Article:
A very significant and very unifying shift.

We Are One

Remember, regardless of what a firm in this broad continuum is called, we are on one unified mission. To change consumer behavior for the benefit of our client, the individual consumer and society as a whole. Often using different tools, but with the same outcome in mind.

We have more in common than that which separates us. And in that truth lies the way forward.

There is no prescribed solution to this category name issue. Nor will there be. Nor should there be.

The language and the business models will be defined by the marketplace. Success in that marketplace will determine the definitions that grow. As well as those that decline.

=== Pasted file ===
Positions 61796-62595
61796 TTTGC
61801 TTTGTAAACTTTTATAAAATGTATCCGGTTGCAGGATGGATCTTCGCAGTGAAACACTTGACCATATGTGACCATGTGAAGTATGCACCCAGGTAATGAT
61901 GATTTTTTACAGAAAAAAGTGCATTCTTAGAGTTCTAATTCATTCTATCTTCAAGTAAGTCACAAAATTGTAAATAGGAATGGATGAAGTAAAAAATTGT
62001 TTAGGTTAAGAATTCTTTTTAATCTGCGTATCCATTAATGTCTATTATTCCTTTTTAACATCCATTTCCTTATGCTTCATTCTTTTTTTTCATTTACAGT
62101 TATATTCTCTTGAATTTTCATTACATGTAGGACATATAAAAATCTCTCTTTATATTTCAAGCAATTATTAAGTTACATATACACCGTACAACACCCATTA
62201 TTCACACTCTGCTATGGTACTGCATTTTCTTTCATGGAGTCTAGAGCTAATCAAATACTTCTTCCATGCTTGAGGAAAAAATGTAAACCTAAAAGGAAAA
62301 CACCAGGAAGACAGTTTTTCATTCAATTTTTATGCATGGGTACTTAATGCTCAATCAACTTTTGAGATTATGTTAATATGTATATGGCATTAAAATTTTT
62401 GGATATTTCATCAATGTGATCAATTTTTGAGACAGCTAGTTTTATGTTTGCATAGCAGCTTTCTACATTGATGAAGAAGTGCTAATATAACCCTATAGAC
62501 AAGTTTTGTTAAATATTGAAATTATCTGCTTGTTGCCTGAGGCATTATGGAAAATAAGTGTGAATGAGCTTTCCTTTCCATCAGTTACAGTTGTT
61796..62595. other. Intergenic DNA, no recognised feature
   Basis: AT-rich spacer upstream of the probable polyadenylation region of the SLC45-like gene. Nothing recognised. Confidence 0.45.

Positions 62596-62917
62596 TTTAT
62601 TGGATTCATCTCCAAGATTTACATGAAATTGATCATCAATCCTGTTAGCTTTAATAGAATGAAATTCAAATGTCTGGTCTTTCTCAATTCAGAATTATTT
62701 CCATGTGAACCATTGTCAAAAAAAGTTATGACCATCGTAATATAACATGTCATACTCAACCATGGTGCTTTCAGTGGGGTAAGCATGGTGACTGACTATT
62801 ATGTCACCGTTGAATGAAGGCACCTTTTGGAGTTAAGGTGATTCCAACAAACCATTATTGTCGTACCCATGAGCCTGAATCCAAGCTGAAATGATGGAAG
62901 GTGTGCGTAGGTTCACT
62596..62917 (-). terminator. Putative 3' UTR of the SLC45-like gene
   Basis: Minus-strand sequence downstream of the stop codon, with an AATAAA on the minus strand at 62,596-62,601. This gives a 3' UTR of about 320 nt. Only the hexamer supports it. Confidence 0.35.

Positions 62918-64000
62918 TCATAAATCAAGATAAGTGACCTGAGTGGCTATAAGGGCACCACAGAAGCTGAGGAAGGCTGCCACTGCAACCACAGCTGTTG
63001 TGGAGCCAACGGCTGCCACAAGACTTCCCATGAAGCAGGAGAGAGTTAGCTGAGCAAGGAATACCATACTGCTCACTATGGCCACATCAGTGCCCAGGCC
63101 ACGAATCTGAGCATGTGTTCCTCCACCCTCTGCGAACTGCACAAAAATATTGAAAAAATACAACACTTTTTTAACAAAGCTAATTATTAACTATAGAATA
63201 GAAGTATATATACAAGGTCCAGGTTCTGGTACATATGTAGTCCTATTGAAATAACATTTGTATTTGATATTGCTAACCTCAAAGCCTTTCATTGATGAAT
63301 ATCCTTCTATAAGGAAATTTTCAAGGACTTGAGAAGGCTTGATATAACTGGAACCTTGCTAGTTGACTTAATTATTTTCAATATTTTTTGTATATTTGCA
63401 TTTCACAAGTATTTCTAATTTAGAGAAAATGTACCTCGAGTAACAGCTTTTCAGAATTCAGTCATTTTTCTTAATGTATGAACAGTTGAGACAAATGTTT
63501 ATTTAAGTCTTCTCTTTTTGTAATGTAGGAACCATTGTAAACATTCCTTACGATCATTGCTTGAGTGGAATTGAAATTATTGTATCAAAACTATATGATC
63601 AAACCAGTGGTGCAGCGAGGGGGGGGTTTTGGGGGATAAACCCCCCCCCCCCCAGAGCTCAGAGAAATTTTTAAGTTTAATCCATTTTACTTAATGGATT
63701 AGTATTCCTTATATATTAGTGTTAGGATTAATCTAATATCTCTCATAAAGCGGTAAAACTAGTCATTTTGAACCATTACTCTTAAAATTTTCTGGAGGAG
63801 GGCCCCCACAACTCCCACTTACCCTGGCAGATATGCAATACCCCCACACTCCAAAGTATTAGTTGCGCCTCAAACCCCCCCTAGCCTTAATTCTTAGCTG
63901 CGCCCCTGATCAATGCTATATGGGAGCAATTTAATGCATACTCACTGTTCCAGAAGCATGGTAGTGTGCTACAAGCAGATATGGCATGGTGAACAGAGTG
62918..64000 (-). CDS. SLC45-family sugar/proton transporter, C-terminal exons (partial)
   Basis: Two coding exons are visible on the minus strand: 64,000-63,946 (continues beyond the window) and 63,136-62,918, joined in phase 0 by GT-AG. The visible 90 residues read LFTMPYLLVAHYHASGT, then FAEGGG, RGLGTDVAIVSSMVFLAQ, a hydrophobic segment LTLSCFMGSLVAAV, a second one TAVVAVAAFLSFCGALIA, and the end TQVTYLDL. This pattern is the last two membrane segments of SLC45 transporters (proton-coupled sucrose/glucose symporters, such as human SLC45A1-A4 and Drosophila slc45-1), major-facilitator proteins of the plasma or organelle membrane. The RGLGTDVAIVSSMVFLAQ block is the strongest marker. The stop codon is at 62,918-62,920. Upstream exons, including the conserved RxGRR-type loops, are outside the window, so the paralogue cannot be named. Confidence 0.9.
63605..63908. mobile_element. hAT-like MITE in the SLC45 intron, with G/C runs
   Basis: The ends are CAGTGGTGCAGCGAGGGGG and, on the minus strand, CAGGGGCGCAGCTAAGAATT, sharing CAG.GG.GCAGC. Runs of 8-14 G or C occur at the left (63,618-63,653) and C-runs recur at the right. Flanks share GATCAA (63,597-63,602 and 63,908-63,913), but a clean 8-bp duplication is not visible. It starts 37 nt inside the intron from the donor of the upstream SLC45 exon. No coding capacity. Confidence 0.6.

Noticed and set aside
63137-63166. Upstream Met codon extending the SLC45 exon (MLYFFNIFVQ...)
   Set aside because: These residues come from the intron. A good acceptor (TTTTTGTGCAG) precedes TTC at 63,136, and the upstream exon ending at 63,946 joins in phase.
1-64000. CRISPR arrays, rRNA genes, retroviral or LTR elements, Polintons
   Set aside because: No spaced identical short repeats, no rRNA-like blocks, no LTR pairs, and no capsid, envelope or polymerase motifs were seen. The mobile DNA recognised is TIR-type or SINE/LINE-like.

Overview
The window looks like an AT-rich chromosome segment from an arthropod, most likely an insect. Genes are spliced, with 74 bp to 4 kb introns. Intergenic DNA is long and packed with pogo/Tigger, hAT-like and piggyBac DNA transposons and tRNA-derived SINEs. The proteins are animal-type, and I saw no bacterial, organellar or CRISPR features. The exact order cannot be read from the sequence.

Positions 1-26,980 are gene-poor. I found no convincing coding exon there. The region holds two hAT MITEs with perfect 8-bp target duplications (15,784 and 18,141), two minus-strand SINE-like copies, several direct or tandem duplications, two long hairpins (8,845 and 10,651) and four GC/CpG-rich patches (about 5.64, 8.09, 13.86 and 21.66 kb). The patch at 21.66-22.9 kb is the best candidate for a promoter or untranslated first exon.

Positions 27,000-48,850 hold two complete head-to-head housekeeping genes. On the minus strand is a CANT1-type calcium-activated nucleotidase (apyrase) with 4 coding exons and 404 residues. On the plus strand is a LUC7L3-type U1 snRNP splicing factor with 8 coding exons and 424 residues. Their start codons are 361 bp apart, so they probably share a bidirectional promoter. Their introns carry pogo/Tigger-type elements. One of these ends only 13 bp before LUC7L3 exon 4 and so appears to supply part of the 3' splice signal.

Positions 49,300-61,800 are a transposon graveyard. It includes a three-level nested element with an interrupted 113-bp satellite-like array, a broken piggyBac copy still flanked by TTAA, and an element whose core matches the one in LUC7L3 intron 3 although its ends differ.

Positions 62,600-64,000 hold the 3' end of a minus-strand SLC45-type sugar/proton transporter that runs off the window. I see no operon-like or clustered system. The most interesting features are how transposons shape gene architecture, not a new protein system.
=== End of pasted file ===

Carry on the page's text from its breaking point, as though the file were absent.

So, the meaning of the words “advertising agency” may continue to expand. Or it may change. Or just drift away. Same is true for the words “PR firm,” ‘digital agency,” etc., etc.

And, an umbrella category may never materialize. But that’s OK.

Whatever Works!

Every firm in this broad category, whether it began as an advertising agency, or a PR firm, or a digital shop, or a sales promotion business, etc. will be judged not by its category but by how well it accomplishes the objective of influencing consumer behaviors for its clients. The value it brings those clients.

What it chooses to call itself is less important than what it accomplishes. And the perceived value that marketing executives attribute to that firm.

When you think of it in this light it is a much simpler, and less parochial, way of moving forward. And it is certainly in keeping with respecting definitions determined in the free marketplace.